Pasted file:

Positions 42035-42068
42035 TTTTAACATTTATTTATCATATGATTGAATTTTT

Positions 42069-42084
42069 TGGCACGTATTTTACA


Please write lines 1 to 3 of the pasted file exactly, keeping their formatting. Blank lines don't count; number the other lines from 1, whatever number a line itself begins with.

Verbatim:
Positions 42035-42068
42035 TTTTAACATTTATTTATCATATGATTGAATTTTT

Positions 42069-42084